Advice for treating and managing COPD symptoms during the winter

Written by Jesse Neumann. Posted in Respiratory Health Articles - Corner Medical Blog

Respiratory Image From the Respiratory Staff at Corner Medical

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Advice for treating and managing COPD symptoms during the winter

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Scott Cerreta, BS, RRT Director of Education for the COPD FoundationCOPD Foundation

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Many people who live with COPD face greater challenges than frigid temperatures and icy sidewalks during the winter months. Researchers who studied 7,000 people with COPD for one year found that COPD-related exacerbations occur twice as often in winter than in summer. The same study found that although hospitalization rates are constant throughout the year, COPD triggers are more life-threatening in winter.

Signs of a flare-up are a worsening of whatever your usual COPD symptoms are. These may include:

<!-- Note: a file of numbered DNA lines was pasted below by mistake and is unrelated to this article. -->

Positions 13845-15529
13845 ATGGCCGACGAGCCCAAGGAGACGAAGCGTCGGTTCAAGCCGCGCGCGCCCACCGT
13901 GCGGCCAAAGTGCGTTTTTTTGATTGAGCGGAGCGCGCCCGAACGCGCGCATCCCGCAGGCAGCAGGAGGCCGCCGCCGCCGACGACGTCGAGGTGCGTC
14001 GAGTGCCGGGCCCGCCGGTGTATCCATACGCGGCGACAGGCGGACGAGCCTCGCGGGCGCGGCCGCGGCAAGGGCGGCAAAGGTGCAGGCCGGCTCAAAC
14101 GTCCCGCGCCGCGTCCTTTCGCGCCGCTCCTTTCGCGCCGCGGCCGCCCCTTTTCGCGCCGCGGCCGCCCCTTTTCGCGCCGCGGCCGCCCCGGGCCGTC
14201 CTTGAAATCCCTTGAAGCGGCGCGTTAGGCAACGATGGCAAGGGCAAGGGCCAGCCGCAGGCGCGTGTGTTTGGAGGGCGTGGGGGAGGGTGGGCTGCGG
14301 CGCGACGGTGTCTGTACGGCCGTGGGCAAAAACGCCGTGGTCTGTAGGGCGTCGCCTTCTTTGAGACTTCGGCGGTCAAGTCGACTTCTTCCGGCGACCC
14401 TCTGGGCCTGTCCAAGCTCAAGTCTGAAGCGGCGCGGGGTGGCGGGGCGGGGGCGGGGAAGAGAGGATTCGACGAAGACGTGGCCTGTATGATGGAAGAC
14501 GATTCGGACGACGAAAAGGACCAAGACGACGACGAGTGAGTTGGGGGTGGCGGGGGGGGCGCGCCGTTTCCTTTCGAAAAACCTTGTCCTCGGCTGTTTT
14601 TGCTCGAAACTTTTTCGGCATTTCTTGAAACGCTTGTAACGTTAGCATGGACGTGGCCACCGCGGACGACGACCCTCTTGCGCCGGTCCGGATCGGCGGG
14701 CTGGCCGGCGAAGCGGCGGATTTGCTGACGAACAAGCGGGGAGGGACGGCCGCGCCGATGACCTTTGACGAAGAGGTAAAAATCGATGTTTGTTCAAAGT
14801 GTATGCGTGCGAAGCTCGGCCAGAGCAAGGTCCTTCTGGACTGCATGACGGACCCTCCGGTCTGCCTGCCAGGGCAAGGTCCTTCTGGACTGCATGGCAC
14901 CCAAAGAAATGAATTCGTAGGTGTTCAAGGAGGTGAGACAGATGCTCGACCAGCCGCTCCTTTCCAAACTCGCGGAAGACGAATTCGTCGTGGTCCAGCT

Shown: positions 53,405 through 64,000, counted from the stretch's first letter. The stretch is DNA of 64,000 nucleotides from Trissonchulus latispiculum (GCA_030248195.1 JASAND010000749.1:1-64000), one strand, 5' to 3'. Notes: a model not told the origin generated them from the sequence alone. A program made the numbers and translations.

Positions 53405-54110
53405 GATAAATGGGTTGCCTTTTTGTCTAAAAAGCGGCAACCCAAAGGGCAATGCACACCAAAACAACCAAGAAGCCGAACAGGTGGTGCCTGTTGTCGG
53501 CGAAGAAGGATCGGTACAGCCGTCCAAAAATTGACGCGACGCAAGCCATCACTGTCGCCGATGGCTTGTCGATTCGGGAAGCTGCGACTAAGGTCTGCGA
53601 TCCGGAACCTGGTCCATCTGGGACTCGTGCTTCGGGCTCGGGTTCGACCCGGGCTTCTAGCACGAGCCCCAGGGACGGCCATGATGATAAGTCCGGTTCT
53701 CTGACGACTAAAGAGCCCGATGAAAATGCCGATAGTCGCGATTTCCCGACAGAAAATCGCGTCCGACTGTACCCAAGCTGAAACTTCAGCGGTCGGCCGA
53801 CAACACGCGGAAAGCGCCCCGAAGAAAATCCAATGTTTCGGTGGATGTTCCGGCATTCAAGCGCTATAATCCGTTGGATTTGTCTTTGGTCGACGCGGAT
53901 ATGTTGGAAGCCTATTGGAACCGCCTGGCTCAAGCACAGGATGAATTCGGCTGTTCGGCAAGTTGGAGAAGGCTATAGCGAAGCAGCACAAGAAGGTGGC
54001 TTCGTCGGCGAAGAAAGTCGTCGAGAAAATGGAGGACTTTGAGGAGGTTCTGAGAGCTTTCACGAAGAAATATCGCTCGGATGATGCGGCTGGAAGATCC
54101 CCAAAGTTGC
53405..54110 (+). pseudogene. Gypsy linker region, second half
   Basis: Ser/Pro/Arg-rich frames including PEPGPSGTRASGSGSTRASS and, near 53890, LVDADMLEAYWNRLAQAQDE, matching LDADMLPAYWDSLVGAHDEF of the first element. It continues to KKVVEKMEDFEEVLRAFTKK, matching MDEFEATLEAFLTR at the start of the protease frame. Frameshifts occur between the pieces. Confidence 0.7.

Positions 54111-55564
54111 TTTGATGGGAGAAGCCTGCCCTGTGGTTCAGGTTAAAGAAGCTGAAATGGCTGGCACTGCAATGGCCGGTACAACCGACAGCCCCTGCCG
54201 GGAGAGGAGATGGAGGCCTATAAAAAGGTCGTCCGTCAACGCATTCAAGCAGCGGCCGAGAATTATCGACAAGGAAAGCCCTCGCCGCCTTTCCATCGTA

Low grade fever that doesn’t go away

Increased use of rescue medications

A change in the color, thickness, odor or amount of mucus

Tiredness that lasts more than one day

New or increased ankle swelling

You should always seek prompt medical evaluation for signs of a COPD exacerbation flare. Without treatment, people may experience life-threatening breathing problems.

You should always seek prompt medical evaluation for signs of a COPD exacerbation flare. Without treatment, people may experience life-threatening breathing problems.

Individuals can take steps to help prevent exacerbations and keep their lungs working at peak levels. Besides the usual means for preventing exacerbations, such as taking your medicines and using antibiotics and other medicines for infections or sinus problems, winter requires extra vigilance.


Do

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keep up with COPD treatment

get flu and pneumonia shots

know your Alpha-1 Antitrypsin status

avoid sick people

wash your hands

Don’t

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assume dressing for the cold is good enough